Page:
Recent research from the University of Hawaii predicted that lethal heat waves will affect most of the globe within the next century, putting human and animal life at extreme risks in the concerned areas. The study also showed that, even if we reduce carbon emissions extensively, the heat and its effects could still be devastating.
Lethal Heat Waves and “Running Out of Choices”
As more carbon is pumped into the atmosphere and more heat becomes trapped in the air and our oceans, these heat events will exacerbate, especially in the tropical and desert regions of the planet.
“Many people around the world are already paying the ultimate price of heat waves,” said Professor Camilo Mora, lead author of the study, “and while models suggest that this is likely to continue, it could be much worse if emissions are not considerably reduced.”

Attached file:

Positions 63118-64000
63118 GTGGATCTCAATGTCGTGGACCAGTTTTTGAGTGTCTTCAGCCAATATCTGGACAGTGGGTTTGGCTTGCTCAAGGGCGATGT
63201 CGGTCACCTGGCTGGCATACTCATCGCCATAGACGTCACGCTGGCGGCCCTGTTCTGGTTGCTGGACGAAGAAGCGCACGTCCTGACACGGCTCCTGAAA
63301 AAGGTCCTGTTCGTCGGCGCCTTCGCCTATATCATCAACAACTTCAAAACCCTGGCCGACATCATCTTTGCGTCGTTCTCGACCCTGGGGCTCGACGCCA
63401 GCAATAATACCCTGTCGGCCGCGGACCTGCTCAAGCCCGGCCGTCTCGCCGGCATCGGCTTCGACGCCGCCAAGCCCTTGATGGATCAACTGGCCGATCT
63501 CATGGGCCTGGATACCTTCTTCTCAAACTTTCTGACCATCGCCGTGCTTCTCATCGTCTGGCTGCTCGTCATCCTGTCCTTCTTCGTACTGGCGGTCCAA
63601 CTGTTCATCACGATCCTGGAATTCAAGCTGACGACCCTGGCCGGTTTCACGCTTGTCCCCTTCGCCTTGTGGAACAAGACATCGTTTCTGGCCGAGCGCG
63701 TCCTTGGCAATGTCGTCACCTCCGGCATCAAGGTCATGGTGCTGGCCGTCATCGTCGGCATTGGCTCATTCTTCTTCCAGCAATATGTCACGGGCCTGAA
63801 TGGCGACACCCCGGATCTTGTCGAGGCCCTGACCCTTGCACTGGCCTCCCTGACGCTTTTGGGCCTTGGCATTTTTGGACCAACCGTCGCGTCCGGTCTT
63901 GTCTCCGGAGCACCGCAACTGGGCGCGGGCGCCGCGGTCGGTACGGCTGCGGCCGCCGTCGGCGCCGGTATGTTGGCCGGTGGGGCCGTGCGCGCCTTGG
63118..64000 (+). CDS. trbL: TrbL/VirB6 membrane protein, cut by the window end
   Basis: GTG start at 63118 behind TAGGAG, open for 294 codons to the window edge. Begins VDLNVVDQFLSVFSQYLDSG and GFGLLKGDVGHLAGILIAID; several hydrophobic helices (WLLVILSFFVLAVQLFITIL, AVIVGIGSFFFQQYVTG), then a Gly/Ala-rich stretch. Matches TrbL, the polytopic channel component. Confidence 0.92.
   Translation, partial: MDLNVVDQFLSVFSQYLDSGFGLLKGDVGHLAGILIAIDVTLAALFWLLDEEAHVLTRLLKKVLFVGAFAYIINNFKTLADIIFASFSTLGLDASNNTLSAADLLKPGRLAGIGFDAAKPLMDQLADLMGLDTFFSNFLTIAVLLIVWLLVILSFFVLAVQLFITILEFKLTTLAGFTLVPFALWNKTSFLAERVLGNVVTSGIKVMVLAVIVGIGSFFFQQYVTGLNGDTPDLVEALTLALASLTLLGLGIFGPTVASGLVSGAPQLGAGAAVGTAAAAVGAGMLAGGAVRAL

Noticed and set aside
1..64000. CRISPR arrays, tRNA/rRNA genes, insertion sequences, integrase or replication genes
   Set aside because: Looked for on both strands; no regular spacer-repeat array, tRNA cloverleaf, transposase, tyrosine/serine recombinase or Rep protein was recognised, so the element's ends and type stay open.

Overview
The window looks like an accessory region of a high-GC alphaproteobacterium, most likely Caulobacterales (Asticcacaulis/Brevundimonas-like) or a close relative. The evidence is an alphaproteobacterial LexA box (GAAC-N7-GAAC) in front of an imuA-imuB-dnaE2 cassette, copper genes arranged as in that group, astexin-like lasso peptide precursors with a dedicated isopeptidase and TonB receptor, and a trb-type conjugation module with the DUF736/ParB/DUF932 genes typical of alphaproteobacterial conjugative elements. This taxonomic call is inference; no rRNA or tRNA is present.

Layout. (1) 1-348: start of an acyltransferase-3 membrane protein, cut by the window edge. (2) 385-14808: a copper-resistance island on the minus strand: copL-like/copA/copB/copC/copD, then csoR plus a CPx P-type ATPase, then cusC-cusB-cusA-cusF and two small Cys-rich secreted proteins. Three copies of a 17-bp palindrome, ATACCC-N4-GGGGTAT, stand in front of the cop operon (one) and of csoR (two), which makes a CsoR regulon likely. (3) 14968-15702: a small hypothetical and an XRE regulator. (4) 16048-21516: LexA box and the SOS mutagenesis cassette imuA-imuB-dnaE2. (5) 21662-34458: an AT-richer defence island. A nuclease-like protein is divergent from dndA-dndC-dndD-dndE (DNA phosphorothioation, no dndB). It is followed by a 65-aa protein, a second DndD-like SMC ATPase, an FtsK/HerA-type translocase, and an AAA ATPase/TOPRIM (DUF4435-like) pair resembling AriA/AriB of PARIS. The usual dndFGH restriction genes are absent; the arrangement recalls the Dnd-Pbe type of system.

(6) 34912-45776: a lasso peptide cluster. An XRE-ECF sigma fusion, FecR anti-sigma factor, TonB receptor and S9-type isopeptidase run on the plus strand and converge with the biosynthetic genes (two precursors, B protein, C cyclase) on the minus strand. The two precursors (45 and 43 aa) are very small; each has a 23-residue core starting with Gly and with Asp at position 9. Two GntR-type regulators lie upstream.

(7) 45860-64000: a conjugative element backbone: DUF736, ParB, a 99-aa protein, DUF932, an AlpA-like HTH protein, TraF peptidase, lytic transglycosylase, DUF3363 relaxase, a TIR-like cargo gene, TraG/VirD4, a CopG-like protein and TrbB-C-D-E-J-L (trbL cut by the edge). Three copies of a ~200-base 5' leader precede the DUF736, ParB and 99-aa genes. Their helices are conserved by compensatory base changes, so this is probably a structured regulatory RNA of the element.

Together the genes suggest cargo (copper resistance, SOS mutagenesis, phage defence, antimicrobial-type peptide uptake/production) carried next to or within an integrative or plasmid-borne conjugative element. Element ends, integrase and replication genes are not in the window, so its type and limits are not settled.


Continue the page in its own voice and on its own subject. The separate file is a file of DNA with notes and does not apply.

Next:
The researchers examined over 1,900 cases where high temperatures killed humans in locales since 1980. Areas where such dangerous heat occurs on more than 20 days out of the year, are most at risk and likely to be affected. Right now, around 30 percent of the world’s population lives in such zones.
That number threatens to rise dramatically over the next few decades, even with action taken on carbon emissions. The model designed by Mora and his team says that perhaps as much as 72 percent of Earth’s population will be exposed to these lethal heat waves by 2100 or most of the globe.
Some of the cities affected are less tropical than you might think. New York, Toronto, Tokyo, London, and Beijing are all on the potential danger list. They could see anywhere from 30 to 50 days of heat waves per year. Houston and Orlando will be in the danger zone all summer long.
Study findings are available in a paper in the journal Nature Climate Change.
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